US expats face losing passport if they are seriously behind with tax payments

by Ray Clancy on December 4, 2015

Concerns have been raised that a new law in the United States would give the taxman the power to take away a passport from an expat if they are seriously behind with their payments.

Unlike many other countries, the US requires citizens to pay tax where ever they are located in the world and high earners have been known to avoid payments.

Tax-LawsIndeed, recent controversy has surrounded revelations that wealthy US taxpayer were hiding earnings in offshore bank accounts, most notably in countries like Switzerland.

Now, according to campaigning group American Citizens Abroad, a little noticed provision in a new Highway Bill due to become law on January would deny or revoke passports for taxpayers who are “seriously delinquent,” owing $50,000 or more.

“This provision is way too harsh and dangerous a remedy, especially for American tax payers residing abroad who absolutely must have their US passport at hand,” said Jonathan Lachowitz, chairman of American Citizens Abroad. “In many situations, they cannot do things like open a bank account, arrange for direct debit of utility bills, travel, or do many other everyday things, without their passport.”

He believes that this new rule has never been the subject of a hearing, where taxpayers affected and groups advocating for them could give testimony. Apparently, neither the Internal Revenue Service, including IRS Collections, nor the Treasury Department has pushed for the change and according to the group the State Department, including the Bureau of Consular Services, apparently was not consulted.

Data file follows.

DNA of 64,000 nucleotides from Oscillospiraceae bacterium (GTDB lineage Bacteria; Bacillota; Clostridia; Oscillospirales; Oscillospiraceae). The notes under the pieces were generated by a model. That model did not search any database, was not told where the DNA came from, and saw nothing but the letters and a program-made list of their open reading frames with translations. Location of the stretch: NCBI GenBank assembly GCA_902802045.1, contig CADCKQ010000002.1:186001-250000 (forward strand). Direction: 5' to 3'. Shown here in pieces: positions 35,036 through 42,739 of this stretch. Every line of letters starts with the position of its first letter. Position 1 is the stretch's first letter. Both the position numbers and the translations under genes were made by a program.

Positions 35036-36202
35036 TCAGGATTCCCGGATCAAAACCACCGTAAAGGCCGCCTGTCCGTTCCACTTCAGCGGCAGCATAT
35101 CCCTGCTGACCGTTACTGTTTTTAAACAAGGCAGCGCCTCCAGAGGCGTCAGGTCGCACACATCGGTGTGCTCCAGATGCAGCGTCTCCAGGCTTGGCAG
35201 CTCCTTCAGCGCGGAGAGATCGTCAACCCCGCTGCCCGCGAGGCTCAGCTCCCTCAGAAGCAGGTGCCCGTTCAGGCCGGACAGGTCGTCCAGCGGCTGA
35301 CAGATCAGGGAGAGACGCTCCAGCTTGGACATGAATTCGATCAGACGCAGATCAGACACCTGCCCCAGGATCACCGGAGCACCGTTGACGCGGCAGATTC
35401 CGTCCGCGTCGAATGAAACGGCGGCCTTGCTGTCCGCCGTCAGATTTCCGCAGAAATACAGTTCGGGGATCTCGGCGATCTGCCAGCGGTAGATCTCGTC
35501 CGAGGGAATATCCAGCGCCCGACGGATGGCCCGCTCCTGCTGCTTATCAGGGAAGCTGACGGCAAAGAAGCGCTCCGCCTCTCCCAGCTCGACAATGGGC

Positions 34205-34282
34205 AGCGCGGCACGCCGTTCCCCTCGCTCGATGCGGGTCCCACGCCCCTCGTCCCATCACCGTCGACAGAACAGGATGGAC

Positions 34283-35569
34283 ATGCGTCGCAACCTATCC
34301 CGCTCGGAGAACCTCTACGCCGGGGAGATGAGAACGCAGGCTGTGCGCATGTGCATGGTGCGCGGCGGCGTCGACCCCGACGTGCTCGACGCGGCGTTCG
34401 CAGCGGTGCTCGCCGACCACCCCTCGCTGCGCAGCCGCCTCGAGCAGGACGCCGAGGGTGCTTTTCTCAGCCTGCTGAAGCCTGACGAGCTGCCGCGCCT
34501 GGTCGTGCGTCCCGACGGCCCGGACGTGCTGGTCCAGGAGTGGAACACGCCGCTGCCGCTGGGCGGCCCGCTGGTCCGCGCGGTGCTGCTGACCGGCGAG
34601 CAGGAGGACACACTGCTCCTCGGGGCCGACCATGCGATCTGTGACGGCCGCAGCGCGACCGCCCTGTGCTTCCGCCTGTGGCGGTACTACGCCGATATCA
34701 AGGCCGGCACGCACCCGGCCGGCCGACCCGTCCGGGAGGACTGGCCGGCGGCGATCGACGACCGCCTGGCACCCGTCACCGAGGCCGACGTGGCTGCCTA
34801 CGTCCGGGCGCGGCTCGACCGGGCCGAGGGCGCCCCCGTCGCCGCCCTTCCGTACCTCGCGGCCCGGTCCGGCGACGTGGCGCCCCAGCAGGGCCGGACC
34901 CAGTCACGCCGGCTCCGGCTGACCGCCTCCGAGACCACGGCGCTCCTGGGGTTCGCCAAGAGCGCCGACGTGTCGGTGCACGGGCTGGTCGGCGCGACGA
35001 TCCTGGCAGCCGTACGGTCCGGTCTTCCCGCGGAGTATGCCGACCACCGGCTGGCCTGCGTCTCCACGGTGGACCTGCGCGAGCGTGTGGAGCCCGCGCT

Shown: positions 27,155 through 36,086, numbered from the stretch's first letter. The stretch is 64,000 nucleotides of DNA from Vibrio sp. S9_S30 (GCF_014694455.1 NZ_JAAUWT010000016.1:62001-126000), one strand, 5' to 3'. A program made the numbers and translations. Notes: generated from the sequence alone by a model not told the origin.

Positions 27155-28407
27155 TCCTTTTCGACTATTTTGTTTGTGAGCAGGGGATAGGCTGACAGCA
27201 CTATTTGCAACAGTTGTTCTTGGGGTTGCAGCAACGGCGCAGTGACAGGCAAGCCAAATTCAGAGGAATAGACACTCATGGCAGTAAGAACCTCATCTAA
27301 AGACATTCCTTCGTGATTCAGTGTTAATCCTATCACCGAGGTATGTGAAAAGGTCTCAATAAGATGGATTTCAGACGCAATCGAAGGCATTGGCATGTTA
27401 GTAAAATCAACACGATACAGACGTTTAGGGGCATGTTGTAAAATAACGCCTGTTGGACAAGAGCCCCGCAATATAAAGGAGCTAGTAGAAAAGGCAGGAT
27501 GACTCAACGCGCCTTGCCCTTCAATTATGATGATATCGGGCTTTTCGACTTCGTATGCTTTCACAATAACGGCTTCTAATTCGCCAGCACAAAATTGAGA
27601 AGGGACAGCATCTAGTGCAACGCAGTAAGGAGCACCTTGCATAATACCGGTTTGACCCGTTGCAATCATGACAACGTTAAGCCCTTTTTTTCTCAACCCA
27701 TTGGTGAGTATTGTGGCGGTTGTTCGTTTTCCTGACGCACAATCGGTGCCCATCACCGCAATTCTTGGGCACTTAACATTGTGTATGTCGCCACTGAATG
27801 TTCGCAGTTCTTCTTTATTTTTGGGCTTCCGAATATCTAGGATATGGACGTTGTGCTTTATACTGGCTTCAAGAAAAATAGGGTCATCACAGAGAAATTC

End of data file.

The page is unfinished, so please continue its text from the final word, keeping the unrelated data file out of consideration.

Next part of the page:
It’s unclear just how many Americans abroad this would affect, but a report issued in September by the Treasury Inspector General for Tax Administration found that the IRS sent 855,000 notices to US citizens abroad in 2014.

Lachowitz also pointed out that there is less advice available for American expats when it comes to calculating tax owed. For example, IRS offices overseas have been closed.

“The ability of revenue officers to meet with taxpayers outside the US, as a practical matter, is non-existent,” said Lachowitz, adding that there are well known problems with IRS communications sent to taxpayers overseas.

It is estimated that there are between six and eight million Americans living abroad. A report issued in September by the Treasury Inspector General for Tax Administration found that the IRS sent 855,000 notices to U S citizens abroad in 2014.

“Tax Bills like this one that pop up and are attached to a large Bill drive Americans living abroad crazy. In their minds, this sort of thing demonstrates that Congress doesn’t really understand the realities of their situation and, to the extent it does, doesn’t care,” said Marylouise Serrato, executive director of American Citizens Abroad. “On behalf of Americans abroad, ACA asks that the Republican and Democratic Conferees to join in striking out these provisions.”

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